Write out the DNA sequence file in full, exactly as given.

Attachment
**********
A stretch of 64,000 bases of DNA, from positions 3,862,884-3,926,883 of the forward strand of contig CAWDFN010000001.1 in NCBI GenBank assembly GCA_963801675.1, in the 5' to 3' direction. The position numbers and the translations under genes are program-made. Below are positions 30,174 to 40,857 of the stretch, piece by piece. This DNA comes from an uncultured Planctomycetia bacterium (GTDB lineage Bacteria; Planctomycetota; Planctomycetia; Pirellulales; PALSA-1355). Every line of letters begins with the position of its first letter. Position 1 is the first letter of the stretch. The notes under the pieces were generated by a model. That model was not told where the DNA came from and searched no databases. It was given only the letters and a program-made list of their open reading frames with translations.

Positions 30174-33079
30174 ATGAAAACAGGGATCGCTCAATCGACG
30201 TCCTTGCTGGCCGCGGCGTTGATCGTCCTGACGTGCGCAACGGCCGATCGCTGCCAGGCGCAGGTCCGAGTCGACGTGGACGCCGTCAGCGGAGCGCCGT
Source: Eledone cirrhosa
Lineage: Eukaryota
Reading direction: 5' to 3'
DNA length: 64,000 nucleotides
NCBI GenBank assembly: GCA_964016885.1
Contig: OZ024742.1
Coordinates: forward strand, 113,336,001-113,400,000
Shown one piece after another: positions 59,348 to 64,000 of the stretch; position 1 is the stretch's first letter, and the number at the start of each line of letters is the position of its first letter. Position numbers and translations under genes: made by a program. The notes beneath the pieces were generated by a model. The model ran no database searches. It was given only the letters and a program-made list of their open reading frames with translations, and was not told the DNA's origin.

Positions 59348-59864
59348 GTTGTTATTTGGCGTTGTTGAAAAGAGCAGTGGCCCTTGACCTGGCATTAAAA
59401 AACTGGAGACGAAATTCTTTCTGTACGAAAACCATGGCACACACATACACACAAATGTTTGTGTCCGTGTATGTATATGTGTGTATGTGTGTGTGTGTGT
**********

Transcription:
A stretch of 64,000 bases of DNA, from positions 3,862,884-3,926,883 of the forward strand of contig CAWDFN010000001.1 in NCBI GenBank assembly GCA_963801675.1, in the 5' to 3' direction. The position numbers and the translations under genes are program-made. Below are positions 30,174 to 40,857 of the stretch, piece by piece. This DNA comes from an uncultured Planctomycetia bacterium (GTDB lineage Bacteria; Planctomycetota; Planctomycetia; Pirellulales; PALSA-1355). Every line of letters begins with the position of its first letter. Position 1 is the first letter of the stretch. The notes under the pieces were generated by a model. That model was not told where the DNA came from and searched no databases. It was given only the letters and a program-made list of their open reading frames with translations.

Positions 30174-33079
30174 ATGAAAACAGGGATCGCTCAATCGACG
30201 TCCTTGCTGGCCGCGGCGTTGATCGTCCTGACGTGCGCAACGGCCGATCGCTGCCAGGCGCAGGTCCGAGTCGACGTGGACGCCGTCAGCGGAGCGCCGT
Source: Eledone cirrhosa
Lineage: Eukaryota
Reading direction: 5' to 3'
DNA length: 64,000 nucleotides
NCBI GenBank assembly: GCA_964016885.1
Contig: OZ024742.1
Coordinates: forward strand, 113,336,001-113,400,000
Shown one piece after another: positions 59,348 to 64,000 of the stretch; position 1 is the stretch's first letter, and the number at the start of each line of letters is the position of its first letter. Position numbers and translations under genes: made by a program. The notes beneath the pieces were generated by a model. The model ran no database searches. It was given only the letters and a program-made list of their open reading frames with translations, and was not told the DNA's origin.

Positions 59348-59864
59348 GTTGTTATTTGGCGTTGTTGAAAAGAGCAGTGGCCCTTGACCTGGCATTAAAA
59401 AACTGGAGACGAAATTCTTTCTGTACGAAAACCATGGCACACACATACACACAAATGTTTGTGTCCGTGTATGTATATGTGTGTATGTGTGTGTGTGTGT